Neale Hanvey: The highs and lows of a rollercoaster political career

Neale Hanvey’s political career since winning a seat at Westminster has been anything but smooth.

Sunday, 28th March 2021, 7:22 pm
Updated Sunday, 28th March 2021, 7:22 pm

In the space of 15 months he will have worn three hats - sitting as an independent member, then back in the fold of the SNP and now part of the newly formed Alba Party.

If it works the way he hopes, he will become an MSP via the regional list while also continuing as MP for Kirkcaldy and Cowdenbeath - unless he decides to stand down and trigger a by-election for the Westminster seat.

Mr Hanvey is used to triumphs and setbacks.

Sign up to our daily newsletter

The i newsletter cut through the noise

Election night: Neale Hanvey wins the Kirkcaldy and Cowdenbeath seat (Pic: George McLuskie)

In 2012 he was elected as an SNP councillor for Dunfermline on Fife Council.

By the time of the 2017 election he was his party’s group leader as it found itself contemplating a first-ever coalition with Labour to run Fife Council.

He would have been co-leader ... only, he lost his seat in one of the many shocks of the count at Rothes Halls, Glenrothes.

The move from being at the heart of power to on the outside looking in was one of the big stories of an election night packed with drama.

Neale Hanvey waits as Lesley Laird makes her speech (Pic: George McLuskie)

Fast forward to October 2019, and Mr Hanvey returned to the region’s political scene as the SNP candidate for Kirkcaldy and Cowdenbeath in the General Election.

His campaign was thrown into turmoil with the revelation of antisemitic social media posts.

He was suspended by the SNP and the party withdrew all support, sending its local foot soldiers to north-east Fife to shore up the campaign to get the highly-regarded, but deeply vulnerable, Stephen Gethins, re-elected - he was defending the UK’s smallest majorIty of just two votes.

By the time this erupted, the ballot papers had been printed.

With the help of activists from the local Yes hub, Mr Hanvey soldiered on as an independent while the voters’ forms showed him as an SNP candidate.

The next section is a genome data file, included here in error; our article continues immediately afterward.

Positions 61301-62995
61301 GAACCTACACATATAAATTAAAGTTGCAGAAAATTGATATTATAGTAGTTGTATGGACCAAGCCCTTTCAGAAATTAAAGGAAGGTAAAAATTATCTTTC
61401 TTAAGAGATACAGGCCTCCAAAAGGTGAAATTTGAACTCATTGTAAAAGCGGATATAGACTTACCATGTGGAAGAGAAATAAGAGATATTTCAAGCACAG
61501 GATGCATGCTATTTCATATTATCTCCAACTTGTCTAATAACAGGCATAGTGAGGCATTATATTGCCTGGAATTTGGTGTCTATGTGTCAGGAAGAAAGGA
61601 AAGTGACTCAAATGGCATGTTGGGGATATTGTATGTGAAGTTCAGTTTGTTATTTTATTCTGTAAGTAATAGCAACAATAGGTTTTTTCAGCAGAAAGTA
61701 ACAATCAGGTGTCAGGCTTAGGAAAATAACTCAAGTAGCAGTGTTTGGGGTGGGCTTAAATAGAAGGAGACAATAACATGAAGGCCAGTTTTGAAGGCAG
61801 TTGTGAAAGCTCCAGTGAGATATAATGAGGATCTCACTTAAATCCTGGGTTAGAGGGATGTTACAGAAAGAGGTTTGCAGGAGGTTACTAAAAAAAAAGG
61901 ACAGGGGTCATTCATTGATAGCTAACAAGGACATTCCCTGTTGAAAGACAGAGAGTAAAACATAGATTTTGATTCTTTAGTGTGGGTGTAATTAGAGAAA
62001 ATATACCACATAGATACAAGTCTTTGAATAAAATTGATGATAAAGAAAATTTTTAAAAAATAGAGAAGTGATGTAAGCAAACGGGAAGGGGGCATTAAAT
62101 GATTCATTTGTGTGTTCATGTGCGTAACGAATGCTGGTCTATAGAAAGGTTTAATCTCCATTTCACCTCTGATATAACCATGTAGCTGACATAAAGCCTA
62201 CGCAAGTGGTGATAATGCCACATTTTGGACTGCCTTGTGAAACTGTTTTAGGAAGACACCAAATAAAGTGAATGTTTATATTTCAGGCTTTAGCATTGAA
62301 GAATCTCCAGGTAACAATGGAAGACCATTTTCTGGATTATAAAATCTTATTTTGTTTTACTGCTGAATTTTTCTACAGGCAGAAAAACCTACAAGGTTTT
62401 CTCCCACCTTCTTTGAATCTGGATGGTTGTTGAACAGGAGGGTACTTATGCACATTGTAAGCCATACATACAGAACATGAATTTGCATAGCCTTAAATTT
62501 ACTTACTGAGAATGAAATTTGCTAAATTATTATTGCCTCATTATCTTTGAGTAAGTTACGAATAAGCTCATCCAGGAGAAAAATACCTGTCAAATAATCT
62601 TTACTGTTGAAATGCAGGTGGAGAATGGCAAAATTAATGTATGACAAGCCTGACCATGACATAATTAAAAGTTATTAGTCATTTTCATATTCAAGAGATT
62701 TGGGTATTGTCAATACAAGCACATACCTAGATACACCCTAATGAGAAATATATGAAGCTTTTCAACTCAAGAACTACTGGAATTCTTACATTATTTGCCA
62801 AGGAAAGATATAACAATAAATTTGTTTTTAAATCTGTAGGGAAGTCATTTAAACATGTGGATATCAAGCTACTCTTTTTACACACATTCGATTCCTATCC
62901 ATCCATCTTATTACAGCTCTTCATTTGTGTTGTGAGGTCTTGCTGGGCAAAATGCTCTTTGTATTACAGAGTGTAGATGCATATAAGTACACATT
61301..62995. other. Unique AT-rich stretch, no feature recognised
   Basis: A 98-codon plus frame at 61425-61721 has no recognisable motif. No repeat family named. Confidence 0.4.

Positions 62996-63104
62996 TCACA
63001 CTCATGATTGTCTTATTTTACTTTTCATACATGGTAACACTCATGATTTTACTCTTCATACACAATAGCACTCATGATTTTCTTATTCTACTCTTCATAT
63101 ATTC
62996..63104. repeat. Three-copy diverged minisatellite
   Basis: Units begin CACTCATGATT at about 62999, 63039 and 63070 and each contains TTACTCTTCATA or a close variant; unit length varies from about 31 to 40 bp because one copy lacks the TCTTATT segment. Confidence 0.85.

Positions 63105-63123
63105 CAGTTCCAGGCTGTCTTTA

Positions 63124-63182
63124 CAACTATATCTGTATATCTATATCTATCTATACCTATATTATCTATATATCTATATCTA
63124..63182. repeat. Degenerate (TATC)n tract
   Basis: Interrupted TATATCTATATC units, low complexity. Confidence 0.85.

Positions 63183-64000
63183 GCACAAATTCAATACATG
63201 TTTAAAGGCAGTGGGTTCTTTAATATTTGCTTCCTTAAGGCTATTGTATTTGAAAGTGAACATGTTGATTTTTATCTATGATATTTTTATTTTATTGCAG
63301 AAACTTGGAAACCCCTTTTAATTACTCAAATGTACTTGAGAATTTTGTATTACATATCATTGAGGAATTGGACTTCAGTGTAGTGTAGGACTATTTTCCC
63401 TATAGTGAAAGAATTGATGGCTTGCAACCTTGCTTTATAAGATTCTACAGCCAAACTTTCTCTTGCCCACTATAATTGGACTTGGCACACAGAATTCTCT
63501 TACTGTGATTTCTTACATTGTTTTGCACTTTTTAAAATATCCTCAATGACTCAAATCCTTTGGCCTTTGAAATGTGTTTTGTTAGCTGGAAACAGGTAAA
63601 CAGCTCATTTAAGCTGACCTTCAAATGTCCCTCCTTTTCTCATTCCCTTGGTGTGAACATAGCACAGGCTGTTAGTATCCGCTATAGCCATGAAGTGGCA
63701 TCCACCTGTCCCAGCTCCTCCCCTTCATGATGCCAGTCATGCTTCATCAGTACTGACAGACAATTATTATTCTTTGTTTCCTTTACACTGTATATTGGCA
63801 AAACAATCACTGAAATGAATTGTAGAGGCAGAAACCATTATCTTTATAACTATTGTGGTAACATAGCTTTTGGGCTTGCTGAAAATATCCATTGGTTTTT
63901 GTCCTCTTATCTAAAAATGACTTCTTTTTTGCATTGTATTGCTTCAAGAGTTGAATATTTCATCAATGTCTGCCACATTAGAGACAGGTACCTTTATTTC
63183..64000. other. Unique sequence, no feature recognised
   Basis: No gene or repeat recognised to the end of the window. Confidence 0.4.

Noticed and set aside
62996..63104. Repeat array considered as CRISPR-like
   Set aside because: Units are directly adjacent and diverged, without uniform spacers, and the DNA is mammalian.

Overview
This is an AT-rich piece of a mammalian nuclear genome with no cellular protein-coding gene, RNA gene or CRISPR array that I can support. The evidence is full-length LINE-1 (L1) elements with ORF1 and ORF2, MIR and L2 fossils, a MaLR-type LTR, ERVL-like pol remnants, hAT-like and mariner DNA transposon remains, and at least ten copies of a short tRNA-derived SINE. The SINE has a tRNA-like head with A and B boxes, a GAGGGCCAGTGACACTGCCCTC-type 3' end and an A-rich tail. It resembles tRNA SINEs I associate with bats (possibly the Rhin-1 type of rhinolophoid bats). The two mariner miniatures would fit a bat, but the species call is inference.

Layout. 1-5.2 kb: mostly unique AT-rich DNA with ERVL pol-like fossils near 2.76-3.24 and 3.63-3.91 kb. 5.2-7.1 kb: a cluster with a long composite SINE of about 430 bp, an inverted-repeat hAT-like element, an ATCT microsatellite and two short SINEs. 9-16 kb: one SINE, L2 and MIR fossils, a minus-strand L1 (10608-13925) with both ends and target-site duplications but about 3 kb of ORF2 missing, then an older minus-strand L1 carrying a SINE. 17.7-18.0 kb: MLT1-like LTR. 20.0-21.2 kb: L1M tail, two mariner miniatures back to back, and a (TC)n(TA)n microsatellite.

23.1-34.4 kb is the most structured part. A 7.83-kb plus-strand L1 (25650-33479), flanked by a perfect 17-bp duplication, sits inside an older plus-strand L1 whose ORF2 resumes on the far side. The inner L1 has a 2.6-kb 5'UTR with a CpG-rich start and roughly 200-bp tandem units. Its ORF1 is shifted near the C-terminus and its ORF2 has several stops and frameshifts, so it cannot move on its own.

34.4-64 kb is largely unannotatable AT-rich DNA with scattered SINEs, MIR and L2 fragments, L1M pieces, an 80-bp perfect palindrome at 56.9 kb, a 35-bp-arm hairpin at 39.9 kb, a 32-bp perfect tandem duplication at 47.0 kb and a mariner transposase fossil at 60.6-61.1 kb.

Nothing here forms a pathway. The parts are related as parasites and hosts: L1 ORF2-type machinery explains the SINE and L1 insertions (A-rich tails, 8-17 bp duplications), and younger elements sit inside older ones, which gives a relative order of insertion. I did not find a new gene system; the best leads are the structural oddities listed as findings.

To then defeat the incumbent, Labour’s Lesley Laird, was one of the triumphs of the night - he emerged with a 1200 majority, but entered parliament in limbo, sitting next to the SNP backbenchers but, officially, not one of them while the party took its time over deliberating what to do with him.

His suspension was not lifted until May 2020 by which time he had been advised by the Antisemitism Policy Trust, and also apologised in person to the Scottish Council of Jewish Communities.

His return to the fold took another step forward on July 2 last year when he was appointed as the SNP member and spokesperson for the Westminster health and social care select committee.

In February 2021, Mr Hanvey was appointed as his party’s vaccine spokesperson only to be sacked within three days after he supported a crowdfunding campaign for a defamation case against several individuals, including SNP MP Kirsty Blackman

Jumping ship from the SNP to the Alba Party will mean more ripples across the political pond as campaigners and observers weigh up the impact and influence Mr Salmond’s new platform may have on the political landscape.

Thank you for reading this article on our free-to-read website. We're more reliant on your support than ever as the shift in consumer habits brought about by Coronavirus impacts our advertisers.

Please consider purchasing a subscription to our print newspaper to help fund our trusted, fact-checked journalism.